Michael van der Gailen reports that Denmark’s just-resigned Prime Minister Anders Fogh Rasmussen will publicly apologize to the Islamic world because Danish newspapers printed what have become known as the infamous Mohammed cartoons.
If true, the reports are the latest in a long string of unfortunate moral failures on the part of European leaders in dealing with the rising tide of Islamic radicalism.
Rasmussen has heretofore refused to cave in to pressure from Muslim fundamentalists and was widely celebrated as a hero by those to whom the right of free speech is important. This set him apart among European leaders as the one man able and willing to refuse to appease militant Muslims at every turn.
No longer, it seems. The reason? Rasmussen’s personal ambition. van der Galien reports that the former prime minister resigned his national position to accept the post of NATO Secretary-General and had to submit to Turkey’s demands for an apology before his appointment could be cleared:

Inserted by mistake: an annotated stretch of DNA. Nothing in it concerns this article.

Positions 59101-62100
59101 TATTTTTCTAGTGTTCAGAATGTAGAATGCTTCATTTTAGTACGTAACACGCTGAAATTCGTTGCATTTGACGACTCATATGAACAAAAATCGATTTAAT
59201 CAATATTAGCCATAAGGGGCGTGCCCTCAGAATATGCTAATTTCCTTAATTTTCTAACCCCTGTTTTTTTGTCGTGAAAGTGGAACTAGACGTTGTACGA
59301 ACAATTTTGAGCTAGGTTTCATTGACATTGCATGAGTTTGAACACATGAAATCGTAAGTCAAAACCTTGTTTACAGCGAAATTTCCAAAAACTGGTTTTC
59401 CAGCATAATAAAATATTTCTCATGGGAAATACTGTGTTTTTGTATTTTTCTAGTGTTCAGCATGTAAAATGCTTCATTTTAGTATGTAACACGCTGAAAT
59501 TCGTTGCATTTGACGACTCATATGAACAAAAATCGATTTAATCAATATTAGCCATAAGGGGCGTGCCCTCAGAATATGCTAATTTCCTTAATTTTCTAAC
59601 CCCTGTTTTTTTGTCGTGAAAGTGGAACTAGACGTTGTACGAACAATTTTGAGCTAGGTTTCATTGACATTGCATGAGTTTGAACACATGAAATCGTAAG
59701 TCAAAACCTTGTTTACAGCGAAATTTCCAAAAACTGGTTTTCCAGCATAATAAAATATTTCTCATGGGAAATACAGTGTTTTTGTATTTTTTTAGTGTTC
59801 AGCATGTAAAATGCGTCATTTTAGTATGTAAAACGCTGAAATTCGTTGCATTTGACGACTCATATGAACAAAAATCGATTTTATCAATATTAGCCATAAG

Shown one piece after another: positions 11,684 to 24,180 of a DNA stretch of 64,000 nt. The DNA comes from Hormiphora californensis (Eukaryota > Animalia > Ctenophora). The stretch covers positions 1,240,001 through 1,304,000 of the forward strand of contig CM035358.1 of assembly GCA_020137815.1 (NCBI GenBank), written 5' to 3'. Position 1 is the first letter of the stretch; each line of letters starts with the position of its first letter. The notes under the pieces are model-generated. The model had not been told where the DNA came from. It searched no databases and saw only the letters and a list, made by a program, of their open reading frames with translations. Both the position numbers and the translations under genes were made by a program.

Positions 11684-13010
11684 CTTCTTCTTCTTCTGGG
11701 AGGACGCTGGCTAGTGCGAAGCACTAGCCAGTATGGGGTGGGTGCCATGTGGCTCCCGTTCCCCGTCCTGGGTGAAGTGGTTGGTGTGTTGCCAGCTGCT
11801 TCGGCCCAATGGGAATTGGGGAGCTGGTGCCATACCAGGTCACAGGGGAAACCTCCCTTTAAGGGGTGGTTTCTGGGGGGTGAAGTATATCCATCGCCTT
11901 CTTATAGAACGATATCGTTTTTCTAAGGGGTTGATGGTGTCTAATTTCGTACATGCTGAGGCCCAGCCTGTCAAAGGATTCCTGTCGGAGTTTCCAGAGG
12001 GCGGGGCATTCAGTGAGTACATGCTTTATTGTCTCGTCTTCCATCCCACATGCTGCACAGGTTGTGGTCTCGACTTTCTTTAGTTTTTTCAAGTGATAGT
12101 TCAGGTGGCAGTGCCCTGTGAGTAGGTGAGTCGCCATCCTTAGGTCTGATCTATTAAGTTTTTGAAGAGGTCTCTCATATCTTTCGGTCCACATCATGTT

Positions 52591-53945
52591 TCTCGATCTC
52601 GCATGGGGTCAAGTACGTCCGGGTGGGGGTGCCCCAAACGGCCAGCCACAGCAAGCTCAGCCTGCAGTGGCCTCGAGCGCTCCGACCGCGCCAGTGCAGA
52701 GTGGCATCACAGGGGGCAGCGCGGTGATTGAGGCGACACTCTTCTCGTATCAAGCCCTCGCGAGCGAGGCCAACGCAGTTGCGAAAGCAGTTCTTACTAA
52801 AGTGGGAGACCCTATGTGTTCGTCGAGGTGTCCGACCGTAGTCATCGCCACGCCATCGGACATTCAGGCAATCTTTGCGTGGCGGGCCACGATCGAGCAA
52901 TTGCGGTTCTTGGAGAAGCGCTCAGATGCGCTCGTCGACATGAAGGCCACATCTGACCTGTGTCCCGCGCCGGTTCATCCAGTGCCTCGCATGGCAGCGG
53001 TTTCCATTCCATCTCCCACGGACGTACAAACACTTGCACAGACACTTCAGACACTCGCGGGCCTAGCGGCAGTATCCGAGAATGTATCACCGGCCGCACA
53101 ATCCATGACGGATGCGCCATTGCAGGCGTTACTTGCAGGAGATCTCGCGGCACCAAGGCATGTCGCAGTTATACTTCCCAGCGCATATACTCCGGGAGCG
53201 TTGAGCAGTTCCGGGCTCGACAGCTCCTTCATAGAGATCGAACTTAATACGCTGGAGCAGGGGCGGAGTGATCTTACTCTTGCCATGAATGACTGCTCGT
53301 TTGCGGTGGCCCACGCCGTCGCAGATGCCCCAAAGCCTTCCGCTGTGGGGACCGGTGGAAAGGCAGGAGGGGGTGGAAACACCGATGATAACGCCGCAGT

If true, it’s a major blow to the freedom of speech the prime minister said he held so dear. Rasmussen should have stuck to his guns and defended Western principles. This is not about whether one agrees with him on every single subject, nor about whether or not one is a fan of his (country’s) policy towards Turkey. It’s about the freedom of newspapers to publish whatever cartoon they want, no matter how controversial they may be in some quarters.
Before today Rasmussen’s taking the S-G job at NATO could have been viewed as a positive step. Now his entire legacy as a defender of western democratic principles is in doubt.
What price ambition, Mr. Prime Minister? No mere job is worth the compromise Rasmussen seems poised to make with his enemies.